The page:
When Technology Hurts – What is Texting Thumb?

The days of making phone calls are becoming a thing of the past.  Almost everyone is now using email and text for the majority of their communication.  And, we’re not just saying that, the research is there!

  • Studies show that the average American adult sends and receives 32 texts every day
  • Middle-school and high-school students spend an average of 95 minutes of texting every day according to a study by the Kaiser Family Foundation
  • The average teen will send more than 100 text messages every single day—that’s 3,000 texts a month!

Now that’s a lot of thumb action!  And with all that texting and emailing, you could be setting yourself up for what some are now calling ‘texting thumb’.

Are you texting your way to texting thumb?

What is Texting Thumb?

Texting thumb is a repetitive stress injury that affects both your thumb and wrist.  Your thumb acts like a pair of pliers—it is very good at gripping things.  When your thumb performs other motions, like typing, it can put a lot of repetitive stress on the thumb joint, muscles and tendons attached to it.

Although it may seem silly, when your thumb travels over a keypad each day it’s a lot of work on a joint that isn’t meant to move around that much.  Some common signs and symptoms of texting thumb include:

  • Hearing a popping sound around the outside of the thumb at or near the wrist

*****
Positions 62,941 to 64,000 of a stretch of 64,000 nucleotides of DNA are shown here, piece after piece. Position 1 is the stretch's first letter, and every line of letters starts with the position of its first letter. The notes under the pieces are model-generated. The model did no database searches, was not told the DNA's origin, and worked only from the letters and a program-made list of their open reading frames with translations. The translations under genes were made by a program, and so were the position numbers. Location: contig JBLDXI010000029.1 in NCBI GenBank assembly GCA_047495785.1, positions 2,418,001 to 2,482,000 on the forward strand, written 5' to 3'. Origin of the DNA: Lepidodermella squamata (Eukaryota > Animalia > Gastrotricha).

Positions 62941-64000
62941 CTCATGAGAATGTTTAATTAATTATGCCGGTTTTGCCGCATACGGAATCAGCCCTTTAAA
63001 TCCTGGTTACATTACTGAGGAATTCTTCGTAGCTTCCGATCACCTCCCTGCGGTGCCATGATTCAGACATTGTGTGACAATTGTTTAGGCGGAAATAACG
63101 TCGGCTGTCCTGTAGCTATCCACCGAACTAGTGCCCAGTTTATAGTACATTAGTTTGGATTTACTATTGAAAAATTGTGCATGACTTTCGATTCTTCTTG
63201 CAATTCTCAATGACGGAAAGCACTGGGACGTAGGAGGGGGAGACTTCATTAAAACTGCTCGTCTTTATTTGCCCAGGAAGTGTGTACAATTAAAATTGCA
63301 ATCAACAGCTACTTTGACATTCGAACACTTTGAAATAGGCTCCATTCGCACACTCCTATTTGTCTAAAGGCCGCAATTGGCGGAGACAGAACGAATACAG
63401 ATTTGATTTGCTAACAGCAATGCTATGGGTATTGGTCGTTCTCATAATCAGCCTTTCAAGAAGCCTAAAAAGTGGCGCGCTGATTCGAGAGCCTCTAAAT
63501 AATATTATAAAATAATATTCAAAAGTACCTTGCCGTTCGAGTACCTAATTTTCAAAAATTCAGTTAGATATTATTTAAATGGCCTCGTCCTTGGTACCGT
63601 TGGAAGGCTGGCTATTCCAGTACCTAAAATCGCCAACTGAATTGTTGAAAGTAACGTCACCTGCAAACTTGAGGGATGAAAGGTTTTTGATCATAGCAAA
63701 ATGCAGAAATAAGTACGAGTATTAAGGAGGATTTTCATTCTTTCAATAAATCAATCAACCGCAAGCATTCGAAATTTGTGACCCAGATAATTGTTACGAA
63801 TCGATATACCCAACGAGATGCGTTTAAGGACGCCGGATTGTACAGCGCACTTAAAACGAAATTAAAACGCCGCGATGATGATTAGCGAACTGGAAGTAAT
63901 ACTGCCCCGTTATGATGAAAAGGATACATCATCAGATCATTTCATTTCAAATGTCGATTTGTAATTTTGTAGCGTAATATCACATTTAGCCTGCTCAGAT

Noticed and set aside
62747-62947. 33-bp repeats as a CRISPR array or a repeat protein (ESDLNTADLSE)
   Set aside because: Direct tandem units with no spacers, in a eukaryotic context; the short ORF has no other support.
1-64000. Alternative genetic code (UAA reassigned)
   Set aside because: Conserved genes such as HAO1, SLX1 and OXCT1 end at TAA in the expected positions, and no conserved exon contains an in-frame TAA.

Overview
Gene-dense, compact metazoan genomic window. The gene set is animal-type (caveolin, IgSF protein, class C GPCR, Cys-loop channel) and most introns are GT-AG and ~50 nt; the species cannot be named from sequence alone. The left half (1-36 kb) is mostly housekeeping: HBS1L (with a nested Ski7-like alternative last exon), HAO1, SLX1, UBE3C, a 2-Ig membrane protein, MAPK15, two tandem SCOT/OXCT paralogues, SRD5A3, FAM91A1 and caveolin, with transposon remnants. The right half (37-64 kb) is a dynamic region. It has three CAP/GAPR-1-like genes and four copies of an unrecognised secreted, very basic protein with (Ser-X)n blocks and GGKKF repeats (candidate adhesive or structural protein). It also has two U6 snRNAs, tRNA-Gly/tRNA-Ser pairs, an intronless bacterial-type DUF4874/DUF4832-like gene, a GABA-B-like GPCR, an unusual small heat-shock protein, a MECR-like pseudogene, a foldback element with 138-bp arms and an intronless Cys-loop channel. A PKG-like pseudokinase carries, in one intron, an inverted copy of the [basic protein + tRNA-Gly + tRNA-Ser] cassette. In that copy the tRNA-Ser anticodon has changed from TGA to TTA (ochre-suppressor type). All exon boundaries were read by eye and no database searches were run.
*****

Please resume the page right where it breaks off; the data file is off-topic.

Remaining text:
• A decrease in grip strength
  • A decrease in range of motion
  • Pain in the thumb, hand or wrist
  • Pain when bending or straightening the thumb

Cellular phones aren’t the only devices to blame for texting thumb—prolonged use of computers, video game controllers and handheld gaming consoles are also big contributors.

How to Avoid Texting Thumb

Here are 3 easy tips for preventing or alleviating pain from texting thumb:

  1. Stop texting so much. Try to break the habit of texting for hours on end, and limit texting to short messages.
  2. Cool it down. Icing your thumb may help to alleviate any inflammation and stiffness.
  3. Stretch and exercise. Take breaks throughout your day and stretch and shake out your wrists.  Thumb exercises may help to minimize some of the injuries.

It’s never too late to learn techniques to avoid texting thumb or other hand conditions. For more information schedule an appointment with Desert Hand Therapy today!   

Your wrists are also affected by daily repetitive motions and activities day after day.

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